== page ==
To get back on track, Kenny was matched up against Clay Guida. In years past, Guida would have represented his prototypical nightmare opponent, but a motivated Florian was able to zap him with a perfect hook and followed it up with his signature RNC.

2009 gives us an interesting opportunity to look at how the Raw Strength of Record values of a fighter's opponents informs his own Adjusted Strength of Record. In both 2008 and 2009, Kenny posted 7 wins and 1 loss in the three-year window. This means that his win rate and experience multiplier (the square root of 8 fights divided by 3 years) did not change over that time. What did change was the average RSR of his opponents, and consequently his overall ASR score. Moving forward from 2008, Kenny's fights against Sean Sherk and Sam Stout are dropped. This is quite a blow to his overall score, as both of those opponents boasted RSRs higher than his 2008 average. The numbers don't lie in this case, either: both men were certainly in their primes when they faced Kenny in 2006. They are replaced at the top of the 2009 table by a comparatively less-active Penn and a 50/50 Guida.This is not to say necessarily that 2006 Stout could beat or even hang with 2008 Penn or Guida, but that he certainly carried more momentum (undefeated in a busy three year stretch) into his Florian match than either of them. That general decline causes Kenny's ASR to dip from 2008 to 2009, although his active agenda and impressive win rate still make it his second highest rating to date.

2010
W L D All Win% FPY X-mult RSR D-mult ASR
Florian 5 2 0 7 0.714 2.333 1.528 1.091 1.408 1.006
LDEC Maynard 7 0 0 7 1.000 2.333 1.528 1.528
WSUB Gomi 4 2 0 6 0.667 2.000 1.414 0.943
WSUB Guida 4 4 0 8 0.500 2.667 1.633 0.816
LSUB Penn 3 2 0 5 0.600 1.667 1.291 0.775
WSUB Stevenson 5 2 0 7 0.714 2.333 1.528 1.091
WDEC Huerta 10 0 0 10 1.000 3.333 1.826 1.826
W(T)KO Lauzon 8 3 0 11 0.727 3.667 1.915 1.393
Average Opponents' RSR: 1.196

2010 saw Kenny just barely miss a third chance at winning the lightweight title. After making it two wins in a row with a beautiful submission of Takanori Gomi, he needed to pull off the hat trick against Gray Maynard, but fell short. His score for this year takes a much bigger hit than last year's decrease, due to a worsening of two contributing factors: fights per year and win rate. Three wins fell outside of the three-year window this time, and they were replaced by the aforementioned single win and single loss. The Maynard fight made a strong opponent RSR contribution, but it wasn't nearly enough to offset the slide.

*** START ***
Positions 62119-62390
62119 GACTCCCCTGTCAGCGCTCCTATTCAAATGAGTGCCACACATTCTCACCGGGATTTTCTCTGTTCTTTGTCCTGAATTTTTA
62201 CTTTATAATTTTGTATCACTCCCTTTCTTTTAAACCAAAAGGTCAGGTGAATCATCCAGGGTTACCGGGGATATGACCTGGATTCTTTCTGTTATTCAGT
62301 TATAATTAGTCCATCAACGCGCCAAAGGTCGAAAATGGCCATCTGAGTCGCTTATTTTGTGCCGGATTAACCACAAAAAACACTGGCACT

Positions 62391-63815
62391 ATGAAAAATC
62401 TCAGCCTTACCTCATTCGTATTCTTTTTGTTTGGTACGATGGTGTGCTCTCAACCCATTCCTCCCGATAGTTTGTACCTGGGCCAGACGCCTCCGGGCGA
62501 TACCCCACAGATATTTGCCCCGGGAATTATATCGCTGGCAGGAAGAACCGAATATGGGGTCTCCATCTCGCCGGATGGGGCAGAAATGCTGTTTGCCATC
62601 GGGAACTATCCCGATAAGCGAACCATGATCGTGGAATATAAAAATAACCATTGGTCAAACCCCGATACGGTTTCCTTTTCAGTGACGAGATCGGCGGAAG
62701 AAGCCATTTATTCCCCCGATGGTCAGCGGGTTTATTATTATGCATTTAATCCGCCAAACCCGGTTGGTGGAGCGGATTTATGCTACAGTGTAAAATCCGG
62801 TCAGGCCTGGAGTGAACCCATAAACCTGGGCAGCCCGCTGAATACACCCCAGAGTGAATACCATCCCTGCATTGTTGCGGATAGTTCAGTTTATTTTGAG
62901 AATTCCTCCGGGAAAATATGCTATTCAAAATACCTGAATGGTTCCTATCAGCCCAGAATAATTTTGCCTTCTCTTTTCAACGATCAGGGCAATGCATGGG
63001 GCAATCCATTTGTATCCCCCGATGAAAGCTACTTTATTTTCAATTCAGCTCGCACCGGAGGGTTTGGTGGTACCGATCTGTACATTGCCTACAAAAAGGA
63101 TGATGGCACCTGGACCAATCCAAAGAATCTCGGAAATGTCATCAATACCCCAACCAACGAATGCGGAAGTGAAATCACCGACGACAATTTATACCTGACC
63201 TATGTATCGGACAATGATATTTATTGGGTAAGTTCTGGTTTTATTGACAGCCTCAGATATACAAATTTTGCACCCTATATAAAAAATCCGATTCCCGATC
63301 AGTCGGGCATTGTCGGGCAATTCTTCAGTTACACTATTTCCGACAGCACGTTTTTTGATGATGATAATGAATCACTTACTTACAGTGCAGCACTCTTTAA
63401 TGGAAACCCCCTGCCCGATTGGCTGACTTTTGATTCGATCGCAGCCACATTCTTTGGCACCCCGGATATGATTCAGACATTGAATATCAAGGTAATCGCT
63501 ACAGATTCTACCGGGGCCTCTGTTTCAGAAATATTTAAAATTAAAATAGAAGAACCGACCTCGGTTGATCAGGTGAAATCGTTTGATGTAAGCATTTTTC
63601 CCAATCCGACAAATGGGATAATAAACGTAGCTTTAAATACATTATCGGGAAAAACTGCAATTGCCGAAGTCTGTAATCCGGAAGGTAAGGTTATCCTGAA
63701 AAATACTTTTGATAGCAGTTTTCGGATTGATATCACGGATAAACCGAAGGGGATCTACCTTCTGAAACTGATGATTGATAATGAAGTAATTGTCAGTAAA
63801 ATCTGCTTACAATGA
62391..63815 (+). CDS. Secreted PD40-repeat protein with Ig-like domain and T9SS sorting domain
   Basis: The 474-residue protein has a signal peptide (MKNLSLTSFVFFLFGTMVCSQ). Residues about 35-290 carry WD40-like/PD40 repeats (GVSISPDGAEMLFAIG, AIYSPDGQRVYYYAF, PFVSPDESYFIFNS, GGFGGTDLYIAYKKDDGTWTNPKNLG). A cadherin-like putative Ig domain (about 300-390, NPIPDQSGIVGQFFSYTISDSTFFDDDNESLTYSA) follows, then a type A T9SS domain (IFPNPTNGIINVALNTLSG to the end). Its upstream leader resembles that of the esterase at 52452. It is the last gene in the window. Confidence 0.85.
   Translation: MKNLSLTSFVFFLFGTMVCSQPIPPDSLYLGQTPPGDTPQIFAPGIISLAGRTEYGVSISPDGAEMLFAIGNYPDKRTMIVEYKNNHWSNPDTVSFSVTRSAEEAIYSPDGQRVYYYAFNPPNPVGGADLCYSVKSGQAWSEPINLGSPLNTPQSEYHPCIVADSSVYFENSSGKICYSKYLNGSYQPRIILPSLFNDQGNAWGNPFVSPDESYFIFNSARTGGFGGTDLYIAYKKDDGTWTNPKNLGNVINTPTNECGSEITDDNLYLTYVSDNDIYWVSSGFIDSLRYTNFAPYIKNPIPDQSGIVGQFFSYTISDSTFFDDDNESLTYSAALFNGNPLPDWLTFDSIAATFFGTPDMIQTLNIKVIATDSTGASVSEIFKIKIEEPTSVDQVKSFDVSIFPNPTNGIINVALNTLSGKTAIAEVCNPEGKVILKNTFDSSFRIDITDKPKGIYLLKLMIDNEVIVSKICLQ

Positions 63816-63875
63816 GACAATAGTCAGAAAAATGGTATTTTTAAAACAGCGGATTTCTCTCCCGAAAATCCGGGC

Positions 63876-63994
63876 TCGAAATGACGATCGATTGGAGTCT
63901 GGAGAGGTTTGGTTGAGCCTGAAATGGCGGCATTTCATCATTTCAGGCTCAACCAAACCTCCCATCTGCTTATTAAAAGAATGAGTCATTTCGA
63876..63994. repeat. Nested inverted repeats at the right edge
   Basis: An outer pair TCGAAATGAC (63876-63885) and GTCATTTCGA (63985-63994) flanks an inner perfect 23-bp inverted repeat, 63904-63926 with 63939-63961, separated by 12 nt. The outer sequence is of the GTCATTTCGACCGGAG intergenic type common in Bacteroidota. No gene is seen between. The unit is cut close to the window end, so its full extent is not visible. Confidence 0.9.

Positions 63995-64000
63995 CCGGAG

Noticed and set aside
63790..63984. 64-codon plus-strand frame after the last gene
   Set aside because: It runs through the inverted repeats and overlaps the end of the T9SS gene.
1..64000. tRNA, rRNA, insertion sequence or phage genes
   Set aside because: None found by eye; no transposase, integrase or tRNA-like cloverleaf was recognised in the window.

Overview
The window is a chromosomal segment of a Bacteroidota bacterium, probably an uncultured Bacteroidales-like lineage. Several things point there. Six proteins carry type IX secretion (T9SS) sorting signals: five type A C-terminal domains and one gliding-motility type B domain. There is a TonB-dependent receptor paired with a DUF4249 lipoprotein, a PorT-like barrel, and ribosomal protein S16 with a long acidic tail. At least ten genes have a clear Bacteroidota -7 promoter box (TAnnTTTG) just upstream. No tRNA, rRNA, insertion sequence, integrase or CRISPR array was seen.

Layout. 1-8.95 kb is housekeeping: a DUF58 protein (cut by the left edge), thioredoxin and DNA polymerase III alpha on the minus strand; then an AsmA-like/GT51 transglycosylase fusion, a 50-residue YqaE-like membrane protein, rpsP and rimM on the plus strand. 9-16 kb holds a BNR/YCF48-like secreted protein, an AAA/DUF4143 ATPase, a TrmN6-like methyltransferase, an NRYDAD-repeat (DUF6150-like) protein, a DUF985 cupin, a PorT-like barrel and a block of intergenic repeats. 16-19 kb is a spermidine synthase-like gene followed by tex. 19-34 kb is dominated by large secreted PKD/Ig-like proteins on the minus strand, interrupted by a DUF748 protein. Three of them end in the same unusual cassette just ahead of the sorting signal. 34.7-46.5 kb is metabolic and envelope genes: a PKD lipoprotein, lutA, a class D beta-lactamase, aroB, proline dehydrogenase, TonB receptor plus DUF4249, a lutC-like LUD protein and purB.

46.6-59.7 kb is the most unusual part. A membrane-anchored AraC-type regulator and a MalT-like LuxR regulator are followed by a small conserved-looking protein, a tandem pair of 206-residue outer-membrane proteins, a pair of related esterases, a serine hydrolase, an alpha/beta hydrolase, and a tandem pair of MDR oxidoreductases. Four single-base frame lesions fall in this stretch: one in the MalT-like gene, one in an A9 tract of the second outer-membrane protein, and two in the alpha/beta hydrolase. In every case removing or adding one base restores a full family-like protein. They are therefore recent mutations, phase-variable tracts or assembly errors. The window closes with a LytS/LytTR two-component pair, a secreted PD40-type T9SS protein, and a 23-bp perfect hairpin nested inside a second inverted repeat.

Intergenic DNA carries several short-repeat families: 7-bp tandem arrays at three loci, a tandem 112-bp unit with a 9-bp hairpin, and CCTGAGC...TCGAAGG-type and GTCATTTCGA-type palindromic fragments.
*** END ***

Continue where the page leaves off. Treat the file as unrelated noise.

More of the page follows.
2011
W L D All Win% FPY X-mult RSR D-mult ASR
Florian 3 3 0 6 0.500 2.000 1.414 0.707 1.327 0.663
LDEC Aldo 8 0 0 8 1.000 2.667 1.633 1.633
WDEC Nunes 6 1 0 7 0.857 2.333 1.528 1.309
LDEC Maynard 7 0 0 7 1.000 2.333 1.528 1.528
WSUB Gomi 4 2 0 6 0.667 2.000 1.414 0.943
WSUB Guida 4 4 0 8 0.500 2.667 1.633 0.816
LSUB Penn 3 2 0 5 0.600 1.667 1.291 0.775
Average Opponents' RSR: 1.167

Post-Maynard loss, there exists a peculiar epilogue to Florian's career, a brief stint in the UFC's featherweight division. Many, including myself, were excited at the news, and read it as a chance for a resurgence of Kenny's career. Unfortunately, rushing him into yet another title shot after an indecisive win over a young prospect served more to extinguish the new flame than to kindle it, and brought his impressive and entertaining career to a close.

It was probably a bit mind-numbing to comb through all of those tables for the information that I was trying to express, so here's a graph that boils down Florian's career a little more succinctly. What we have is ASR (blue) graphed alongside its three most direct contributors. You may experience a bit of dissonance when first trying to read this table, as win rate, a percentage-based stat, is represented here in the same plane as non-restricted quantities such as fights per year. But RSR and ASR, being derived from values with non-linked units, have no formal units themselves, and thus it actually proves quite illuminating to graph the factors simultaneously.

We can see that Kenny's career was really quite symmetrical. With minor exceptions, all four of the stats tracked on the graph climbed gradually to their peaks in the 2007-2009 range, and then fell off a bit quicker. For all three of those years, Kenny fought eight times in the corresponding three-year cross sections. In both 2008 and 2009, he touted a 7-1 three-year record (as opposed to 6-2 in 2007). In 2008, thanks in large part to a big win over Roger Huerta, Kenny's Adjusted Strength of Record maxed out at 1.371. As this is not a recognized measure of career quality, I will add that this is all but identical to a three-year stretch in which a fighter were to go undefeated against six opponents, all of whom were 5-0 in the time leading up to their respective bouts with said fighter. Not necessarily legendary material, but an impressive and rare accomplishment nonetheless. Though I would have been very happy to see him continue his fighting career, a steady numerical decline since 2009 perhaps indicates that his exit is rather timely. Best of luck to Kenny Florian in all his future endeavors; I'll always remember him as a guy who finished fights.

\The FanPosts are solely the subjective opinions of Bloody Elbow readers and do not necessarily reflect the views of Bloody Elbow editors or staff.